SINSEHS are feeling the squeeze as growing demand and rising production costs push up the prices of traditional Chinese medicine (TCM).
Some have already passed the increases on to their patients, and the trend of rising rates looks set to continue. In its monthly update of the Consumer Price Index, the Department of Statistics reported that healthcare costs in January were 5% higher than the month before, due mainly to higher charges of TCM practitioners.
The 1,678 registered Chinese physicians run about 800 clinics here, and see about 12% of all outpatients.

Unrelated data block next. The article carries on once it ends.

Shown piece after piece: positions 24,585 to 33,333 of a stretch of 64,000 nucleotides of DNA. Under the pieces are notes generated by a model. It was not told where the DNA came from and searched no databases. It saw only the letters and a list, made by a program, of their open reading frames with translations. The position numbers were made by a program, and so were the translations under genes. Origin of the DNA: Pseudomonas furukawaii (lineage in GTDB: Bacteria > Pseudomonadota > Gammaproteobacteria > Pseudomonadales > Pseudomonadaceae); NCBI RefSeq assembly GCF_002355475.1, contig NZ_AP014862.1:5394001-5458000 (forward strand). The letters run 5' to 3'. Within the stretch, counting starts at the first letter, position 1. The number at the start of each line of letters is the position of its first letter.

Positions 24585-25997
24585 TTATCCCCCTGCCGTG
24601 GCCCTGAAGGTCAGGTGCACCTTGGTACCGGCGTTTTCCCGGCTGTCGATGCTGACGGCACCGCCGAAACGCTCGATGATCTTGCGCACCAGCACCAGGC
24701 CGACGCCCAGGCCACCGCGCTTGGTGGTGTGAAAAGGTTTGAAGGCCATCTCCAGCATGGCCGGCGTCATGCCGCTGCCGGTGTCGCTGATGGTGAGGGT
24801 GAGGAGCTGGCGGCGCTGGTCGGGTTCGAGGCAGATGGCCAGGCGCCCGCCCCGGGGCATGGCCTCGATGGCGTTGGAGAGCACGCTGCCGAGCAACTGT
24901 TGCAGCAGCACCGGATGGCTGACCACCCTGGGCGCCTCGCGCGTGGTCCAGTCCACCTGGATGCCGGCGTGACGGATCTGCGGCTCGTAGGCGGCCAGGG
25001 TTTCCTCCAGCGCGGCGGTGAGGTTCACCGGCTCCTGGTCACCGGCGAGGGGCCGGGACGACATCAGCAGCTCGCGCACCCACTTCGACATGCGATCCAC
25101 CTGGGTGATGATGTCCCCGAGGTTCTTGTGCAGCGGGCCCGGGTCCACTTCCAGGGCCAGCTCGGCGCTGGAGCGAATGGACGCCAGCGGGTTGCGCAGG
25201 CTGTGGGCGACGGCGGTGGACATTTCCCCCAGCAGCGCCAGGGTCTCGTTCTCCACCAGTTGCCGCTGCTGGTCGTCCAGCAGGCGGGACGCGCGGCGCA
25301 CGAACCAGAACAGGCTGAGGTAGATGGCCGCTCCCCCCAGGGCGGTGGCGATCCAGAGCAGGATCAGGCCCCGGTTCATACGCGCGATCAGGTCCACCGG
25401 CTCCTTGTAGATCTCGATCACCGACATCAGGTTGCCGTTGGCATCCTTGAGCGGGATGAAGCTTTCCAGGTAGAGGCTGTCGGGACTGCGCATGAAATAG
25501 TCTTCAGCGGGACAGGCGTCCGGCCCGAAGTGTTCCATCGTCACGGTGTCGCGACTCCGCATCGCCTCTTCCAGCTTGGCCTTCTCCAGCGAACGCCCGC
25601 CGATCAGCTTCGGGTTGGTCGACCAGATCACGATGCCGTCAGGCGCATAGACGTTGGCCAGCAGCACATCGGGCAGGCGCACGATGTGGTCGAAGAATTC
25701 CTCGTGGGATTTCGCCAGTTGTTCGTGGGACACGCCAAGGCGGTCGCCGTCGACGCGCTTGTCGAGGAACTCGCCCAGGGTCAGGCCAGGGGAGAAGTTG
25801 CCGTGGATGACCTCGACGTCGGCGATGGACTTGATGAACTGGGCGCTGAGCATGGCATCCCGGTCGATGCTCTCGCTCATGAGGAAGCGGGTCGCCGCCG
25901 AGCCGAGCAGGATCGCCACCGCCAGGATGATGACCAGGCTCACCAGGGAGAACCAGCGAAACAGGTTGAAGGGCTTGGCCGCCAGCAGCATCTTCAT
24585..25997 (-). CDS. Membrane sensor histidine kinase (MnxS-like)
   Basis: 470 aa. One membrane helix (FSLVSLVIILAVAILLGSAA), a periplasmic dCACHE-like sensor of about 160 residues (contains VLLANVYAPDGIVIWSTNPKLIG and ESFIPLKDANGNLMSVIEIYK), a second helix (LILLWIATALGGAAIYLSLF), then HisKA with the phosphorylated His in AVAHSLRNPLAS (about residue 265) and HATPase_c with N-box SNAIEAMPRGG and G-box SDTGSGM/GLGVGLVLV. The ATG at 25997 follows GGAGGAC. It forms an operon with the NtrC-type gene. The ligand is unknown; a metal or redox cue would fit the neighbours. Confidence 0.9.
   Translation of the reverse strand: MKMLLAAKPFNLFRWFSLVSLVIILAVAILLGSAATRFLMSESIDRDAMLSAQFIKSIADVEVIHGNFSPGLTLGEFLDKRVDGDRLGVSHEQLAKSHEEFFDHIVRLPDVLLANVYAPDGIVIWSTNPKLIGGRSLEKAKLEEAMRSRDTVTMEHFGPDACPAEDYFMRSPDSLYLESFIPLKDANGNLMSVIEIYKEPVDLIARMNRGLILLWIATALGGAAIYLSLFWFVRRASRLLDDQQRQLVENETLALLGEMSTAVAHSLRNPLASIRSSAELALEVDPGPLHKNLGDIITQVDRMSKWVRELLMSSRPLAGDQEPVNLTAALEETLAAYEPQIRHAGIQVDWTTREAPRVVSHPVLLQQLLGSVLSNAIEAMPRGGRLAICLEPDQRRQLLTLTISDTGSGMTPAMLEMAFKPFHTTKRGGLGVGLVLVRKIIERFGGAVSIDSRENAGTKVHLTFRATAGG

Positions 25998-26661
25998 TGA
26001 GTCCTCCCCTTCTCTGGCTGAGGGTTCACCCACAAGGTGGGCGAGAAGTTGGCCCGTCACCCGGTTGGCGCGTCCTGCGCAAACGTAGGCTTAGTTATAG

They are free to charge what they want because the Traditional Chinese Medicine Practitioners Board regulates the conduct and ethics of sinsehs, but not their business practices.
The price increases are unavoidable, said some physicians.
The cost of Chinese proprietary medicine – herbs that are processed into powder, pills or fluids – has risen by between 5% and 8%, said Lee Tiong Sa, acting chairman of the Singapore Traditional Chinese Medicine Organisations Committee, an umbrella body for TCM importers and retailers.
Prices of some herbs have also gone up because of greater demand. For example, cordyceps, a herb said to strengthen the body’s immune system, cost about $100 (RM220) for 375gm two years ago. It can now cost up to $200 (RM440) depending on quality.– The Straits Times/Asia News Network